Impact of the Stress on the Sub-Micron N-Metal Oxide Semiconductor Field Effect Transistor Characteristics

Active and Passive Electronic Components, Sep 2019

In this paper, we present a drain current model for stressed short-channel MOSFET's. Stress conditions are chosen so that the interface states generated by hot-carriers are dominant. The defects generated during stress time are simulated by a spatio-temporal gaussian distribution. The parasitic source and drain resistances are included. We also investigate the impact of the interface charge density, generated during stress, on the transconductance. Simulation results show a significant degradation of the drain current versus stress time.

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Impact of the Stress on the Sub-Micron N-Metal Oxide Semiconductor Field Effect Transistor Characteristics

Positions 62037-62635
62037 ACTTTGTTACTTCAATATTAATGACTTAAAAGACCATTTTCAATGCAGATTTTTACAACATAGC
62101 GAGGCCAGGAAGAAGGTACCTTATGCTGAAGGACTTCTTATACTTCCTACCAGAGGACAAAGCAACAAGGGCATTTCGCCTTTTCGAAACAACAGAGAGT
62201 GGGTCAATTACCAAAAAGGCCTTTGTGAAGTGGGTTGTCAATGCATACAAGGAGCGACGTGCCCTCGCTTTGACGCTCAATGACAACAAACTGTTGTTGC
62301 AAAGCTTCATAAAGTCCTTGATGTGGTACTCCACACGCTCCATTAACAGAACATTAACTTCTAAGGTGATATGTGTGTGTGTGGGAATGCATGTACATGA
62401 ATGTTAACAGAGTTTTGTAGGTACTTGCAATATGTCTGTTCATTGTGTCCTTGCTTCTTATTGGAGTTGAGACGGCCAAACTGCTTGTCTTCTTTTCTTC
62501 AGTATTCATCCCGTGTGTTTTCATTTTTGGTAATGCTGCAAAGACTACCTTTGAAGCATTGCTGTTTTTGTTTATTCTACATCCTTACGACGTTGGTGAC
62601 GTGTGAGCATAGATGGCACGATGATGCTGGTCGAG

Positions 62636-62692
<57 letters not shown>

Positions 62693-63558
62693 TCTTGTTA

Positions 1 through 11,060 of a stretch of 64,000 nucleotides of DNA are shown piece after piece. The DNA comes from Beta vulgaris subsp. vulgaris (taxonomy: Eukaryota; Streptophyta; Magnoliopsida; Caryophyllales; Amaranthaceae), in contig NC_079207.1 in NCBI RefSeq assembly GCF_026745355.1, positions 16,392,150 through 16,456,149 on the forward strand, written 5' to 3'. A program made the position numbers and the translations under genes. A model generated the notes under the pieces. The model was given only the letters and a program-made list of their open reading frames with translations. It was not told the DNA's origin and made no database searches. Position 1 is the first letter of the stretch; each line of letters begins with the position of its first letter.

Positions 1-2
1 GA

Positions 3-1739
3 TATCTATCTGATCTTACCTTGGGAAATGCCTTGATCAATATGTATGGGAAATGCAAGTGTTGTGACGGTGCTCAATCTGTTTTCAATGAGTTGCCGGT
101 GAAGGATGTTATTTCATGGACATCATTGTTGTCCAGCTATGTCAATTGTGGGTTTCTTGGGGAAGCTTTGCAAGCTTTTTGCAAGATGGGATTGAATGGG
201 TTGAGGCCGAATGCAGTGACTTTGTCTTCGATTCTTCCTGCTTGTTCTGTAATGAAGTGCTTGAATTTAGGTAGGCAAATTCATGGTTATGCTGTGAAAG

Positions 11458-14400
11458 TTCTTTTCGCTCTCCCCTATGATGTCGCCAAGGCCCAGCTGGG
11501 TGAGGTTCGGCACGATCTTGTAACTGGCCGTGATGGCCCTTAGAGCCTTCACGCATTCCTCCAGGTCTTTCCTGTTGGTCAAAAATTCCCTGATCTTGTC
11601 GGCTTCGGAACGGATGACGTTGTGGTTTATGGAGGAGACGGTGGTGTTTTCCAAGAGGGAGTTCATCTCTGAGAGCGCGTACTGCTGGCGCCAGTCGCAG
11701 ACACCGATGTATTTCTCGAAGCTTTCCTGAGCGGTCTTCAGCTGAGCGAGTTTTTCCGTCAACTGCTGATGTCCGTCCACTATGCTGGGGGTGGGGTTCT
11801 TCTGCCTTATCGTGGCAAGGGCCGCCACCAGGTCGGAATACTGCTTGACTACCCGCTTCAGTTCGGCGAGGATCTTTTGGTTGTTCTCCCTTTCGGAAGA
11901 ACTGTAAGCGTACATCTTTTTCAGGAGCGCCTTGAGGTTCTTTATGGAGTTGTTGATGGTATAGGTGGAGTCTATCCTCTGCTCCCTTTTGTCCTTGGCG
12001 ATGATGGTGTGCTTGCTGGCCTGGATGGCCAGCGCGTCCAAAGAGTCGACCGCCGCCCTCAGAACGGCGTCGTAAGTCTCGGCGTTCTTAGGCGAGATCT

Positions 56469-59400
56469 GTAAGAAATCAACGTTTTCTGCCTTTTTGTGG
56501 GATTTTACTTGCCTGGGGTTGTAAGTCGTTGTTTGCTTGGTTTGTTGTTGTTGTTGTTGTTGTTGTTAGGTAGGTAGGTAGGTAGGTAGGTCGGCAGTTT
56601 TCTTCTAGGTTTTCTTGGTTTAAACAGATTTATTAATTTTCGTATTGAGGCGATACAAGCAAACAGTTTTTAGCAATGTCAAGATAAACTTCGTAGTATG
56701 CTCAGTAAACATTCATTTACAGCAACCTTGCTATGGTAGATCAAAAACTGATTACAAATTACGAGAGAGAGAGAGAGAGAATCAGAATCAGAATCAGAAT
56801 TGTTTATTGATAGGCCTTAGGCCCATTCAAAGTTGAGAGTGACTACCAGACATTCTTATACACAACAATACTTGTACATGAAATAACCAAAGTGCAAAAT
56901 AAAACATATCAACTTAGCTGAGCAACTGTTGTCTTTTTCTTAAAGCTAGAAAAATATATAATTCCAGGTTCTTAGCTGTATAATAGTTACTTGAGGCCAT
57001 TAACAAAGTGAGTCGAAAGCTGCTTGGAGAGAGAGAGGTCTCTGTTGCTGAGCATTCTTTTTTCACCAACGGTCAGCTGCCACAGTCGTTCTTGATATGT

International Journal of IMPACT OF THE STRESS ON THE SUB-MICRON N-METAL OXIDE SEMICONDUCTOR FIELD EFFECT TRANSISTOR CHARACTERISTICS R. MARRAKH 0 A. BOUHDADA 0 0 Laboratoire de Physique des MatOriaux et de Microdlectronique-UniversitO Hassan H Ai'n Chok Facult( des Sciences , Kin8, Route d'El Jadida, BP 5366 Madr(f-Casablanca- Morocco In this paper, we present a drain current model for stressed short-channel MOSFET's. Stress conditions are chosen so that the interface states generated by hot-carriers are dominant. The defects generated during stress time are simulated by a spatio-temporal gaussian distribution. The parasitic source and drain resistances are included. We also investigate the impact of the interface charge density, generated during stress, on the transconductance. Simulation results show a significant degradation of the drain current versus stress time. Hot-carrier-injection; Stress time; Drain current; Transconductance; MOSFET - I. INTRODUCTION The degradation of the NMOS transistors caused by hot carrier injection in the oxide and at the Si-SiO2 interface constitutes a potential limit to device scaling. Indeed, the transistor miniaturization entails the presence of higher electric fields that provide enough energy to the channel electrons which may generate electron-hole pairs through impact ionization. These electrons and holes contribute to the gate and substrate current [1-5] and they may create damage in the oxide or in the interface near the drain junction [6-8]. Due to its strong impacts on device and circuit reliability, the hot-carrier effect becomes an important research topic for submicrometer and deep submicrometer MOSFET devices. Understanding the physical phenomenon of the degradation process is required in order to find technological solutions to minimize the aging effect and device performance degradation. In this work we devote our effort to develop a drain current model in relation with the defect density generated by the hot-carrier-injection during stress time. This defect density is modeled by a spatio-temporal distribution. The modeling of this defect density was developed in our previous work [9] by investigating the threshold voltage evolution according to stress time. Simulation results allow us to deduce the impact of the stress time on the I-V characteristic and on the transconductance. II. DRAIN CURRENT MODELING To consider the source and drain resistances, we treat the device as an intrinsic MOSFET in series with two ones (Fig. l). Source damaged zone < AL > Gtae L G S S1 D1 D FIGURE Schematic diagram and equivalent circuit of MOSFET. The source drain voltage can be written as: VDS VD,S, + (Rs -[- RD)IDs The drain current expression in the linear region is given by: lz)s ,,WOCox[Vs Vro + zxvv- rV(y)] where p., W, Cox and Vas, are respectively, the surface mobility, the channel width, the gate oxide capacitance per unit area and the gate bias. 0 is the carrier velocity which is expressed by" where V(y) and Ey are the potential and the lateral electric field in the channel; 0sat is the carrier saturation velocity. The parameters involved in Eqs. ( 2 ) an ( 3 ) are defined as: ( 2 ) ( 3 ) 0 q =l -1--Ey/Esa 0sat Vro VFB + 2f + V/2dpf + VsB ,s- [ + o(vs- vr0)] +1 x v 8S XcepCox 02V(y) (Xe + i- ] Oy VFB VSB,s, and f are the flat-band voltage, the substrate bias, the dielectric permittivity and the Fermi potential, respectively. /% is the low field channel mobility and 0 is the mobility degradation factor resulting from vertical electric field. Xdep is the depletion width. A Vr is the threshold voltage reduction due to the lateral electric field. In the linear region A Vr is small and can be regarded as a constant since the lateral electric field is weak. The defect density created during stress time leads to an increase of the threshold voltage and a reduction of the carrier mobility, namely: 0 and/3 are fitting constants. Nit(y, ts) is the defect density created during stress, it is modeled [9] by: Nit(y, ts) Vth Vr0 + q -r-’o /0 [1 +O(Vcs- Vro)][1 +/3Uit(y, ts)] Nit(y, ts)= Nitmax(t) exp(’-(y2tr(ts)2-yc)2’) " / Nitmax ts t(ts) S;, Vt t (I)" a a0 + b log(ts) ( 4 ) ( 5 ) ( 6 ) ( 7 ) Vcs, (y) W is the channel width, los is the drain current. Se 10-15 cm2 is the average capture cross section, Vt- 107 cm/s is the thermal velocity, the exponent n has been found to range between 0.5 and 0.75 [10,11]. In our simulation it is taken equal to 0.5. tr0 is regarded as an effective impact ionization length [12]. Using Eqs. (1)-( 6 ) drain current: los WltsCox[V6s- Vth + AVT- FB(Vcs,(y) + RIos)]Ey los _Vtl,- VT"o /" - Vh + A Vv VD, s, L + VD & + s WCox RsFB VDS, Esat q Nit (y, t. Cox [1 +O(VGs-- VT0)][1 +/3Nit(y, ts)] Integrating Eq. ( 8 ) from y =0 to y--L and assuming that dVcs, dVcs, /dydy VD, S, /L, we obtain: The spatial average of the defect density Nit(y, t.) expressed as" where erf denotes the error function. From Eq. (l l) we can write VD& as: I/rOlS1 -V2 4v, v/V 2V ( 10 ) ( 11 ) ( 13 ) [JWCox[Vas Vt-’- + AVr- FRfls] By substituting Eq. ( 14 ) in (l), the drain current in the linear region can be expressed as: Is -/2 V/I22 2I 4I/3 where V, V2 and V3 are given by the following expressions: V V3 tFn WCo 2 IDS Esat IosL (16) When Vzs increases, the carrier velocity reach the saturation for high Vs values. The saturation channel voltage Vdsat is derived by letting Eq. ( 8 ) equal to the expression ( 10 )’ Vdsat -z The saturation current Ldsat is determined while replacing VDS with Vdsat in Eq. ( 10 ): The saturation extrinsic drain voltage Vdsat can be expressed as: Zs--Z3 C ots)) Z 2Z2 (ZI qii,-(-ov-,xi,)) Nit(L, /,/sat fis WCox VGS Vth qt_ A VT Vdsat Vdsat L + Vdsat + fis mCox RsFB Vdsat Esat A is a fitting parameter that is extracted from experimental data. When VDS becomes greater than Vd,at, the pinch-off region increases which results in a reduction of the channel length toward Left--L-AL. To determine the modulated channel length, we (18) FBLEsat (19) (20) (21) assume that the inversion charge is a constant in the saturation region. Hence, Eq. ( 8 )can be written as: 02 VCSl Oy: k ’2 [(VDsF- (Rs + Rd)IDs) AW U,(y. t) N,(L. t)] (22) CoxFe The boundary conditions at the pinch-off points are: k,2 k2FB Vcs, (y E(y Leff) VDS:Z- (Rs + Rd)IDs Left) Esat (1 + flNit (Left)) Using Eq. (23), the resolution of Eq. (22) gives the channel potential in the saturation region: Vcs, (Y) Esat VDse-- (Rs + Rd)IDs) +---(1 + Nit(Left))sinh(k’(y- Left)) +q A Vr Nit (y, ts (cosh (k’ (y Left) CoxFs +k’ eft q Nit(y’,t.) sinh(k’(y- y’))dy’ CoxFB Known that, Vcs, (y L) Vos- (Rs + Rd)IDs, numerical resolution of Eq. (24) gives AL. Replacing L by L- AL and Vos by VOSF in Eq. (16), provides the drain current. III. SIMULATION RESULTS The parameters of the transistor used in the simulation are given in Table I. (23) (24) TABLE Parameters L W Tox NA 0 fl lao Zgsat Values Variation of the los- VDs characteristic versus stress time. 2O 15 ’i L=0.61xm ’To14nm ........ W---40tm ;:::..:...::: 1016C__.3 _...:i:%’.7 m/..:;;;. X=0" 15 lamii:i:’;"’ V".GS=5 V". ............. ;i;" ./;.......-.."...’. ’";’" 0 ".," " nificant. Moreover, after pinch-off, the channel current is governed by the inverted channel between the source and the drain pinch-off, so it becomes virtually independent of the region between the pinch-off point and drain junction. Since the defects are mostly located in this region near the drain, its influence upon the drain current becomes less in saturation. Figure 3 shows the variation of the drain current drift versus stress time for different drain bias. The degradation of the drain current drift increases with stress time. Also notice that the degradation the delta decrease when the drain bias increase. 111.2. Impact on the Transconductance The curves of Figure 4 show that the stress acts on the transconductance, which decreases with, the stress time. The degradation of the transconductance is due to the mobility reduction caused by the increase of the defect density during stress time. This transconductance degradation is reduced as the gate voltage increase. Indeed, when the 1,4 L=h.6,"m 1,2 To= 14m W=401m NA=6.5 106crri J=O.151am 0,8 Vas--3V 0,6 0,4 0,2 0,0 0 stress con’ditins Vos=2.3 V VDS----6.5 V DS----’2 3V 4V L=0.6pm Tox=14nm -W=40pm NA=6.5 10TMcm" Xj=0.15pm Gate bias Vs (V) T,=tres 1.10’s Tstress-5.10’ s Tstres=l. 105S 3 4 gate voltage increase, the carrier density in the inversion layer increase and the effects of coulomb scattering are reduced by the screening effect. Thus, the degradation of transconductance is less significant. Exhibit The evolution of the ratio, between the transconductance drift Agm and the transconductance initial value gmo (before stress), versus stress time is sketched on Figure 5. This figure show that the evolution of the Ag,,,/gmo is linear, in logarithmic scale, what is qualitatively agree with the results given in the literature [13-15]. IV. CONCLUSION The modeling of the current drain in relation with interface defects created during stress time is very important. Since, it allows us to understand the aging phenomenon and the amount degradation of the performances of the devices. The simulations results show that the stress leads to the degradation of the I-V characteristic and the re0,1 0,01 L=0.61xm To14.1nm W-2Olm NA=1.1017 cni3 Stress conditions" V. =2.3 V VD=6.5 V 102 103 Stress time (s) 10 105 duction of the transconductance. The model can be applied to the simulation of device behavior after stress in order to improve the circuit long-term reliability. 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R. Marrakh, A. Bouhdada. Impact of the Stress on the Sub-Micron N-Metal Oxide Semiconductor Field Effect Transistor Characteristics, Active and Passive Electronic Components, DOI: 10.1155/2001/18731